In her new book ‘The Science of Kissing: What Our Lips Are Telling Us’, author Sheril Kirshenbaum refers to esteemed Rutgers University anthropologist Helen Fisher, who believes that kissing evolved to fulfill three major needs: sex drive, romantic love, and attachment.
Romantic kissing is found in more than 90% of human cultures. Its role, according to Kirshenbaum, is to help humans “find partners, commit to one person and keep couples together long enough to have a child.”
Hindu’s Vedic Sanskrit texts don’t specifically use the word ‘kiss’ but do reference ‘licking’ and ‘drinking moisture of the lips’. The ‘Kama Sutra’ includes an entire chapter on the art of kissing. As a prelude to sexual union, no spot on the body of man or woman is not a kissing erogenous zone.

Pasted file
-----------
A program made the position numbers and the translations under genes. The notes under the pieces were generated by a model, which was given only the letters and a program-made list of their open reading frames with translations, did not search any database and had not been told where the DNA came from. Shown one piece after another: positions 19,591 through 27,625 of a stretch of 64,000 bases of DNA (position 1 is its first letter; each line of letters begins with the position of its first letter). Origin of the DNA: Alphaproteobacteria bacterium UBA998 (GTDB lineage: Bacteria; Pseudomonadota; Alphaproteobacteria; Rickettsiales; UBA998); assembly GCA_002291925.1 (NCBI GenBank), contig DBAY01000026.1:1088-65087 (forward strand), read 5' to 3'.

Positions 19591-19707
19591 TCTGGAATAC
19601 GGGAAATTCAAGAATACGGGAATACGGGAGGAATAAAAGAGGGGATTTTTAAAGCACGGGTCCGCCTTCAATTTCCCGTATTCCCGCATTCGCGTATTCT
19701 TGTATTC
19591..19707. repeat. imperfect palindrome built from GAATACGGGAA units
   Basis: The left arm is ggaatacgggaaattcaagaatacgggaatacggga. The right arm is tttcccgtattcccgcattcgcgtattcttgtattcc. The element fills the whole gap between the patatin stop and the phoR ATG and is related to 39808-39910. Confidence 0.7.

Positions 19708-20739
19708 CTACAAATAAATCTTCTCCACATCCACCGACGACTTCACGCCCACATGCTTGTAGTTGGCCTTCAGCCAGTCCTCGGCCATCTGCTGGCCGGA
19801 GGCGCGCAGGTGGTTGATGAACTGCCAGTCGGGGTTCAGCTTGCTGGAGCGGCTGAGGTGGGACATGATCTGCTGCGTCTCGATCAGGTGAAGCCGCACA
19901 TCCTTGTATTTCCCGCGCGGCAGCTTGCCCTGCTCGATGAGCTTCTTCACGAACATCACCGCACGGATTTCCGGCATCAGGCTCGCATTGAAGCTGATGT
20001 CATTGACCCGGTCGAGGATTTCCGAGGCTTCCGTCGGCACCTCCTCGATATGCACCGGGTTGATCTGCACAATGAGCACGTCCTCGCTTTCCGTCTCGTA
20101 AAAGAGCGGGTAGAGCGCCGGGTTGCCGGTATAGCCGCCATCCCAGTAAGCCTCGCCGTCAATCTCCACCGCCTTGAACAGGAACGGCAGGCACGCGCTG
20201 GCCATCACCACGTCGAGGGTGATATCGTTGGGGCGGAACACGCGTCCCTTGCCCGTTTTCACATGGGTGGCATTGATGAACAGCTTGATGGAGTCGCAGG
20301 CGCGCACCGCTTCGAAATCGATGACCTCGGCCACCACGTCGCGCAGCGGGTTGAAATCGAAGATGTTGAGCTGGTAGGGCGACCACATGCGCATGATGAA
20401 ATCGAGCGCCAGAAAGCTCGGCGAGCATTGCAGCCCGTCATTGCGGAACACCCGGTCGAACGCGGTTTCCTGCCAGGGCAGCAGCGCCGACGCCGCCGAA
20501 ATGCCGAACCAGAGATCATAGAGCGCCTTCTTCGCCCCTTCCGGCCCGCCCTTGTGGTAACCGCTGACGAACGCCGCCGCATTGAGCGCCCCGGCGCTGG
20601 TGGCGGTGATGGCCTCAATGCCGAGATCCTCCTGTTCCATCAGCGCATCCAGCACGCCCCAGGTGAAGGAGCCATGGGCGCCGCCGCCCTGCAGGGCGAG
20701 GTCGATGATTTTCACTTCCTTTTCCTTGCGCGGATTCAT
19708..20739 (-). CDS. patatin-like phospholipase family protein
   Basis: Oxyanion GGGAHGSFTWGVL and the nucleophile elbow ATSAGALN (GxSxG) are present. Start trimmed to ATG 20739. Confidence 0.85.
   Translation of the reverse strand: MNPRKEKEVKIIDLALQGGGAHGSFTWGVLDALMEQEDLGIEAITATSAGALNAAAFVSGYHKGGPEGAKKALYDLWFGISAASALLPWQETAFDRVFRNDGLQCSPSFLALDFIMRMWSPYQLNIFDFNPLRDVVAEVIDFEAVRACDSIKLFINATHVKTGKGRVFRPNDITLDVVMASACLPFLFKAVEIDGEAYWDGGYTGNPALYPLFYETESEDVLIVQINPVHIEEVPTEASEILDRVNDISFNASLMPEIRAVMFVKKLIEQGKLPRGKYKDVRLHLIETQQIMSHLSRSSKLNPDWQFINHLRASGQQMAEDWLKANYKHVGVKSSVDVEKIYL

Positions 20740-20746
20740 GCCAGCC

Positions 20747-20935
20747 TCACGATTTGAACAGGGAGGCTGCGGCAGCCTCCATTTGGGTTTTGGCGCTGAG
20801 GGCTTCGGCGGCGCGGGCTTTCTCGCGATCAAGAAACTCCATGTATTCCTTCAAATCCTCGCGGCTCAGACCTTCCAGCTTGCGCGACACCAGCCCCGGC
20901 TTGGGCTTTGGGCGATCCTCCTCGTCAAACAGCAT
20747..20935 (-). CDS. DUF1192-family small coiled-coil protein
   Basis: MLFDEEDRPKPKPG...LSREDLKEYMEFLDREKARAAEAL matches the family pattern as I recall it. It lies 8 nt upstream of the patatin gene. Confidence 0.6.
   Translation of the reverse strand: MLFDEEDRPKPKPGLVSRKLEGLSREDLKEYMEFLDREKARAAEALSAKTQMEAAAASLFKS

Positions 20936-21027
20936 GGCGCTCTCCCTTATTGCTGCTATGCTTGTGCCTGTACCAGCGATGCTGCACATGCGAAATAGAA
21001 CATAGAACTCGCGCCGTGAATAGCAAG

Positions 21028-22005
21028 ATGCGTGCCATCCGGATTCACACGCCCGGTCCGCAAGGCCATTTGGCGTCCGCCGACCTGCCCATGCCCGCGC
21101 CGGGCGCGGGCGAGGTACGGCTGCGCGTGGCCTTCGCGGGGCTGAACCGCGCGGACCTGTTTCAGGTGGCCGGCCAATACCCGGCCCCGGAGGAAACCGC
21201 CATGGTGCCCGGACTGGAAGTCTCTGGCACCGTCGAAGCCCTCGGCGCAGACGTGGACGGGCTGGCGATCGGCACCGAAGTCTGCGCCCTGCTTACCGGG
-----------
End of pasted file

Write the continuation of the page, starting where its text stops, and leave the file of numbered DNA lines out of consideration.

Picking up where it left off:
A Babylonian creation story, recorded in the seventh century BC, contains a wide variety of kisses for greeting and supplication.
Before the rise of Christianity, people had been kissing for thousands of years, with some restrictions. Herodotus wrote that Egyptians wouldn’t kiss Greeks on their mouths because the Greeks ate their sacred animal, the cow.
With the rise of Christianity, kissing fell out of favor. In their review of The Science of Kissing, the Daily Beast writes: